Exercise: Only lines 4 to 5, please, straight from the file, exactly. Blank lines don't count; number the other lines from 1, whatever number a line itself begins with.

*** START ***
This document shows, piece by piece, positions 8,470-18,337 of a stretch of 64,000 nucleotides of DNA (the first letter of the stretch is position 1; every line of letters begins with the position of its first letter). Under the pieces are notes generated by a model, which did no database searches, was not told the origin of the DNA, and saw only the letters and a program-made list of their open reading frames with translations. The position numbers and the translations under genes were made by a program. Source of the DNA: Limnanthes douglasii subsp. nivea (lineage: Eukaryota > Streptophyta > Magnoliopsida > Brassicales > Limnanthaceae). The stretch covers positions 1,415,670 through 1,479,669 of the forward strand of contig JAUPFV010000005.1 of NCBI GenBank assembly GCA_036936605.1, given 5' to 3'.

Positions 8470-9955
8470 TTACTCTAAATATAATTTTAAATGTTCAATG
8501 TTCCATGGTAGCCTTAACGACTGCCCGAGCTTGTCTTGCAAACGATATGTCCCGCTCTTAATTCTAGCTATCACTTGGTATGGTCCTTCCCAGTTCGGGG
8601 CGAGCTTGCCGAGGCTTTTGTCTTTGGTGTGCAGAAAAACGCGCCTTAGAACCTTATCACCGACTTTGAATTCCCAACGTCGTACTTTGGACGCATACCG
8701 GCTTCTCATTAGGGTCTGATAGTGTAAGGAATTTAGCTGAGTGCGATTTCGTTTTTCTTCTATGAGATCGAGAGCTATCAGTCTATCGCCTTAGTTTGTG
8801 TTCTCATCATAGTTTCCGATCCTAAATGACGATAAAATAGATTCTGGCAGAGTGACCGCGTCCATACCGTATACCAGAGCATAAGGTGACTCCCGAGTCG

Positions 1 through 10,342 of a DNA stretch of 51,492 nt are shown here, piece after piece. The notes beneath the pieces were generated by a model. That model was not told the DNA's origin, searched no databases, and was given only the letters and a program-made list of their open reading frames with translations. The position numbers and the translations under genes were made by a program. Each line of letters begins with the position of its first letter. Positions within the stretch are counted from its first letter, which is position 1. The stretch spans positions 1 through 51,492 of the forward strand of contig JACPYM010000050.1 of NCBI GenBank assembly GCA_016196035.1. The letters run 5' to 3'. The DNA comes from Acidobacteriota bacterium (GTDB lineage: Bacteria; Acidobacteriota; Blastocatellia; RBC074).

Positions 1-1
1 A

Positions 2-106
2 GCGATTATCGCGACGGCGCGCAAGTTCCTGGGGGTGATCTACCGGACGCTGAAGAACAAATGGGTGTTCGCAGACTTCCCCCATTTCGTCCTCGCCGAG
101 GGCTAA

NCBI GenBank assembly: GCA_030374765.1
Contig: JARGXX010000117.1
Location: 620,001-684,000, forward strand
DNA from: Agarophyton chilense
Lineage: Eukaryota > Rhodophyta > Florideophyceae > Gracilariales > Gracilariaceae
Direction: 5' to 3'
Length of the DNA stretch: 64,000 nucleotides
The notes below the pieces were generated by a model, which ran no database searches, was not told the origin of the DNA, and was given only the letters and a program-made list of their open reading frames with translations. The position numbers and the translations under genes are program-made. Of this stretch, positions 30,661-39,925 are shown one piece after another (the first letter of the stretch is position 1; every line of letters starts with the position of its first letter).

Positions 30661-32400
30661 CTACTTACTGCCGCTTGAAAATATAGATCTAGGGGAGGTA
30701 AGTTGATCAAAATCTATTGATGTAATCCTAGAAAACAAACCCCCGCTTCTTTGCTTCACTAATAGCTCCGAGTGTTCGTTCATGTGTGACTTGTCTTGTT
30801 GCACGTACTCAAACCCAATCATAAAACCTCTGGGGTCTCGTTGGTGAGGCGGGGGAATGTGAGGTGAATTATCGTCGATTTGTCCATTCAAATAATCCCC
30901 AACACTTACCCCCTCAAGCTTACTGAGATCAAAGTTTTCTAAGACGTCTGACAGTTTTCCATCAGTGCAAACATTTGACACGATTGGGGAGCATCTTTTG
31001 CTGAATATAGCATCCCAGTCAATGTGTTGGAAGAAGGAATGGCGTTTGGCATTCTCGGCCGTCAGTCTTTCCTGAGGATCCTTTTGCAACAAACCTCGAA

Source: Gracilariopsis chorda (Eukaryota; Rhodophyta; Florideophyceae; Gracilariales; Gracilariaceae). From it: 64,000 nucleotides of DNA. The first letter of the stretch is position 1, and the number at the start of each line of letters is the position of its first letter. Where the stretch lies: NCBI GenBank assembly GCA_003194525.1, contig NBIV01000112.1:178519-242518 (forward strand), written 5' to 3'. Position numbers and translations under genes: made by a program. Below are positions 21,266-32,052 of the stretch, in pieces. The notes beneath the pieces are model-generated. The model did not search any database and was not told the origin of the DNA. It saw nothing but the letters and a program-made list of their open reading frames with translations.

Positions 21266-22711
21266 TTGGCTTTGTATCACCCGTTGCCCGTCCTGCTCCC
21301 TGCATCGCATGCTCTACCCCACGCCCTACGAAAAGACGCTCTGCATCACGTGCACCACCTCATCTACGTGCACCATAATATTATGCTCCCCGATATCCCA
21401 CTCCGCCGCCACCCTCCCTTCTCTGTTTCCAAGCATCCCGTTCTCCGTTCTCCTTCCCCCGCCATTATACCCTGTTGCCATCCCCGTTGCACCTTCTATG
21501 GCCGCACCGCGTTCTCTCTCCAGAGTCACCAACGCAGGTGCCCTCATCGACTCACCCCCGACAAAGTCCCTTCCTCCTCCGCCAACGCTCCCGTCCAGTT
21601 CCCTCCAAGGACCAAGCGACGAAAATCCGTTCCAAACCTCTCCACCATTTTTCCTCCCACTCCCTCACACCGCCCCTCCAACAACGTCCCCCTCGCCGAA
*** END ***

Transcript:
8501 TTCCATGGTAGCCTTAACGACTGCCCGAGCTTGTCTTGCAAACGATATGTCCCGCTCTTAATTCTAGCTATCACTTGGTATGGTCCTTCCCAGTTCGGGG
8601 CGAGCTTGCCGAGGCTTTTGTCTTTGGTGTGCAGAAAAACGCGCCTTAGAACCTTATCACCGACTTTGAATTCCCAACGTCGTACTTTGGACGCATACCG